It's been billed as the most ambitious project in Kenya since it gained independence in 1963.
Now, the first section of the east African nation's $13.8 billion railway is nearly finished.
Originally planned to link Mombasa and Nairobi, the decision was made to extend the line to the market town of Naivasha in 2015, and 75% of civil works have reportedly been completed. This first Mombasa-Nairobi stretch will be completed by June 2017, consulting firm CPCS told CNN.
It is hoped that the track will shorten the journey between the two cities from 12 hours to four hours. Passenger trains will travel at 120km/h, and freight trains will be able to carry 25 million tonnes per year, according to the International Railway Journal.
Eventually, the East Africa Railway Masterplan will link Mombasa with other major east African cities such as Kampala, in Uganda, and Juba, in South Sudan.
Investment from China
The East Africa Railway Masterplan is being managed by the East Africa Community; an intergovernmental organization of six partner states; Burundi, Kenya, Rwanda, South Sudan, Tanzania, and Uganda, which aims to create a politically united and secure East Africa.
Management consulting firm CPCS advised the East Africa Community on the financial, legal and economic impact of the project.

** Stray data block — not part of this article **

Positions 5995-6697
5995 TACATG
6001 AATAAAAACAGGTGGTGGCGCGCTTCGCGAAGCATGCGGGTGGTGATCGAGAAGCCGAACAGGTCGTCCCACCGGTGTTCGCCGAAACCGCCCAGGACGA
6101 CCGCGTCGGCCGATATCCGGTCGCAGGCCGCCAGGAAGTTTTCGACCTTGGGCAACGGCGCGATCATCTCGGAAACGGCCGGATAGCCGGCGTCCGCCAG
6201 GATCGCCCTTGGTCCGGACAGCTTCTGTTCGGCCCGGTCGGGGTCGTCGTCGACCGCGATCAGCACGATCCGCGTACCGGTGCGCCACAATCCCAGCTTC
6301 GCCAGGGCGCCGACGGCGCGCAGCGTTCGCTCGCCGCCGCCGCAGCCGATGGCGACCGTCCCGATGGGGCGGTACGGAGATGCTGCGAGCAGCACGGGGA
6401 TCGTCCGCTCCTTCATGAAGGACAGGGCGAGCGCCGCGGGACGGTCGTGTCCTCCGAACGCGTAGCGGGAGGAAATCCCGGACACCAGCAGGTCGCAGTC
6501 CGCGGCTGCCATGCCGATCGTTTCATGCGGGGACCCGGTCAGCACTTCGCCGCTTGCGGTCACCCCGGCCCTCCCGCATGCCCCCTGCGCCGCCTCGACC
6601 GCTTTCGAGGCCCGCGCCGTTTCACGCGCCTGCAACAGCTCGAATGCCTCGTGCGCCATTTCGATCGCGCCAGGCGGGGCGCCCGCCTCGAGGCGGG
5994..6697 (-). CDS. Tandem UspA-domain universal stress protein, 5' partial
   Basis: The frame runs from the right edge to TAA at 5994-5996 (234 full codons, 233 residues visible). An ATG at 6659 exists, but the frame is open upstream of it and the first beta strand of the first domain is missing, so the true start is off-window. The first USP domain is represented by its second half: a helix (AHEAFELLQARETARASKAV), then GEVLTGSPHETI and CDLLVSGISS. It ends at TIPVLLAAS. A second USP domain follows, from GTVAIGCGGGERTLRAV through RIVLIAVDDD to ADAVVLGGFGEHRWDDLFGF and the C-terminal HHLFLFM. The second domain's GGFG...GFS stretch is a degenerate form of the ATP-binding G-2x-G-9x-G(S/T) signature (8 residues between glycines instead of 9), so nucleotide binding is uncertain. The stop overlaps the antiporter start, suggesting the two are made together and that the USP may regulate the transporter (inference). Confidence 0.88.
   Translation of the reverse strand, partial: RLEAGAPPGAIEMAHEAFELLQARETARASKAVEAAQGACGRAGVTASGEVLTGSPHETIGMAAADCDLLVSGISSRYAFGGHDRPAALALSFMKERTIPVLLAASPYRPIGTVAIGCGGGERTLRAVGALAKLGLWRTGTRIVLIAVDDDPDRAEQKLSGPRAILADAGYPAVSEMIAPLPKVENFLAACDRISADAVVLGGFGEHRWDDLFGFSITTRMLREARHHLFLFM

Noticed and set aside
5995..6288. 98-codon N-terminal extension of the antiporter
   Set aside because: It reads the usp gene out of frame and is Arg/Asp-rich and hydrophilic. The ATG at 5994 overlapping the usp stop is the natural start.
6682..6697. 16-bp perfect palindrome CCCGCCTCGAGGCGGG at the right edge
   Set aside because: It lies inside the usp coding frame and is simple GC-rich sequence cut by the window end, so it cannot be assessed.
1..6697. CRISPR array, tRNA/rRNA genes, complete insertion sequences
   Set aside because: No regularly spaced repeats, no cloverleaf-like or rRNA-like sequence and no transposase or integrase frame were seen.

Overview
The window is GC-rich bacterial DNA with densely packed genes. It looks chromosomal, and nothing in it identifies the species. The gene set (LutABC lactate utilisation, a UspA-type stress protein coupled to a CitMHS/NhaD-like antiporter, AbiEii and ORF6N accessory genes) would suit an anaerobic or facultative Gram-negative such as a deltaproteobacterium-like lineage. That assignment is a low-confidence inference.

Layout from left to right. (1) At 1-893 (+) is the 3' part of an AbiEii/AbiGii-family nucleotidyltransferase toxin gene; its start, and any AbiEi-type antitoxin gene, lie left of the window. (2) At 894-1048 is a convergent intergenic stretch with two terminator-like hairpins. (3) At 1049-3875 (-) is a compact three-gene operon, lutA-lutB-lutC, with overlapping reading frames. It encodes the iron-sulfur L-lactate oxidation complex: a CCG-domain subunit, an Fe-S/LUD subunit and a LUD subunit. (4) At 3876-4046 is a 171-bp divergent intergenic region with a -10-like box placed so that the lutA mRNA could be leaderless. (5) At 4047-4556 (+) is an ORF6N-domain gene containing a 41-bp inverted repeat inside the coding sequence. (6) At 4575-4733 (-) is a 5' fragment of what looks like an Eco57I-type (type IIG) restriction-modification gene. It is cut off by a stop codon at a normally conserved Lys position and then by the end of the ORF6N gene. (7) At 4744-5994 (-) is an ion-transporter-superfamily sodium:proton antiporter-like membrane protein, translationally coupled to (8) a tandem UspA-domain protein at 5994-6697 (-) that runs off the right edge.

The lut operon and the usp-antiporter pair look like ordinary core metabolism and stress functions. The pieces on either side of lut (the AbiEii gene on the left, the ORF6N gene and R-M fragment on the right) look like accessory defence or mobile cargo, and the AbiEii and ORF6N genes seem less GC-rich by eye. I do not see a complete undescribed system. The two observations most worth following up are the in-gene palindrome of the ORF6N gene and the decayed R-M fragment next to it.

The railway is being built by the state-owned China Road and Bridge Corporation (CRBC), 90% of the ongoing development of the Mombasa-Nairobi section is being financed by The Export-Import Bank of China.
The hope is that this new railway will reduce congestion on Kenya's crowded road network, and promote tourism.
This railway is the most expensive of a series of construction projects in Africa.
According to Deloitte, more than $131 billion was spent on transportation construction on the continent in 2015; by 2025, $200 billion is expected to be spent on the continent's roads, and another $7 billion dollars on African airports.
China has been investing in other projects in Africa, including a mega port in Lamu, Kenya, and a manufacturing zone in Ethiopia.
Wildlife sanctuary controversy
Controversy has not been absent, however, from the new railway: initially, the proposed route would cut into Nairobi's wildlife sanctuary.
A deal was made between wildlife officials and the Kenyan government, according to the Guardian, that the track would be walled off.
It remains to be seen if the railway will have as big an economic impact as predicted.
In November 2013, Kenyan president Uhuru Kenyatta laid the foundation stone for the construction, telling local media; "The project will define my legacy as president of Kenya. What we are doing here today will most definitely transform... not only Kenya but the whole eastern African region."